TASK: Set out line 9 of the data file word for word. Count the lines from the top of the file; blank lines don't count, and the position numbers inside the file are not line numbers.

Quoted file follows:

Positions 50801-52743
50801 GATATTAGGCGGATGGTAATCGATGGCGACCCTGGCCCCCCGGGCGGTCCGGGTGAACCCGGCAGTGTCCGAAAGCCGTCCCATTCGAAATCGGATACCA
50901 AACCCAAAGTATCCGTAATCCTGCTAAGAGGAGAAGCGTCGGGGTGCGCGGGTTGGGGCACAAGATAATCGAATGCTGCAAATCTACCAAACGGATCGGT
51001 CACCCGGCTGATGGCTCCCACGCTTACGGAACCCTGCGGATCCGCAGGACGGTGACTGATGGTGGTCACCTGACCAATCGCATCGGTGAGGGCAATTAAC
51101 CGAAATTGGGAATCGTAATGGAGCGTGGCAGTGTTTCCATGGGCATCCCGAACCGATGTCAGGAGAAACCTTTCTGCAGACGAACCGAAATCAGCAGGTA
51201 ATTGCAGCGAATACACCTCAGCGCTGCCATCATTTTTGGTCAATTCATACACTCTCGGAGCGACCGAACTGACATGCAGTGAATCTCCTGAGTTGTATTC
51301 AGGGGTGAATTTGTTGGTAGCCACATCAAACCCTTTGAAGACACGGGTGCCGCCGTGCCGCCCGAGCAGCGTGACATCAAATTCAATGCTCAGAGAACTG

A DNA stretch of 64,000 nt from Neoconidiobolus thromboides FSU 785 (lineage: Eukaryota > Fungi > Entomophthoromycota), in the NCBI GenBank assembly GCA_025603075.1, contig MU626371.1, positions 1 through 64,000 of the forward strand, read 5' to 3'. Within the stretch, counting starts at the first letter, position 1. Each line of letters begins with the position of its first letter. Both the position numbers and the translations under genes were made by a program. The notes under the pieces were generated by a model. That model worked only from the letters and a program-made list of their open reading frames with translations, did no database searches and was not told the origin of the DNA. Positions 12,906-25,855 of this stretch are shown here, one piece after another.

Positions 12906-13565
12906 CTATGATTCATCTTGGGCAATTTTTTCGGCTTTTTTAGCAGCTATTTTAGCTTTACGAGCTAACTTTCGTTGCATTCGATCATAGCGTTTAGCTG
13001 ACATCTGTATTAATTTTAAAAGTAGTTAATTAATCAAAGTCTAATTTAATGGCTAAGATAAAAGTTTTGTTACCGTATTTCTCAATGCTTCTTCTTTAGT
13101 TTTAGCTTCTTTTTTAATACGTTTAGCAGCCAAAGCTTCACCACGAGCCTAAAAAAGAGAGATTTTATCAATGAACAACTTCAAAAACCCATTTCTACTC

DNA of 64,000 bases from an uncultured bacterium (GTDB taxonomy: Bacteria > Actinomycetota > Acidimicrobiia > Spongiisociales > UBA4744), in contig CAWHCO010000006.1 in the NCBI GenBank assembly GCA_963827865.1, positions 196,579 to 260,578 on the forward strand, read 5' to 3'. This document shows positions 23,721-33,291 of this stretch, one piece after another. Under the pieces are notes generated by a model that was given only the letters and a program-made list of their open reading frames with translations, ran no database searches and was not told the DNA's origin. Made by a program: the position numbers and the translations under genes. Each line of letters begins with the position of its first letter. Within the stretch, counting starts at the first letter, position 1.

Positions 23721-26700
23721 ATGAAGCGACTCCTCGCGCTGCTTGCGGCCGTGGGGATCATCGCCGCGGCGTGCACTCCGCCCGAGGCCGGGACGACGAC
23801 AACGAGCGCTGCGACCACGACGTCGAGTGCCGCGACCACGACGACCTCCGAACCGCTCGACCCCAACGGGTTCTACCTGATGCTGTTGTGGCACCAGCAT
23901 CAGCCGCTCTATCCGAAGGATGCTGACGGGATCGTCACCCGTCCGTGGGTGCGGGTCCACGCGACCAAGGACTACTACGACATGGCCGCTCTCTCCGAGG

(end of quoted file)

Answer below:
Positions 12906-13565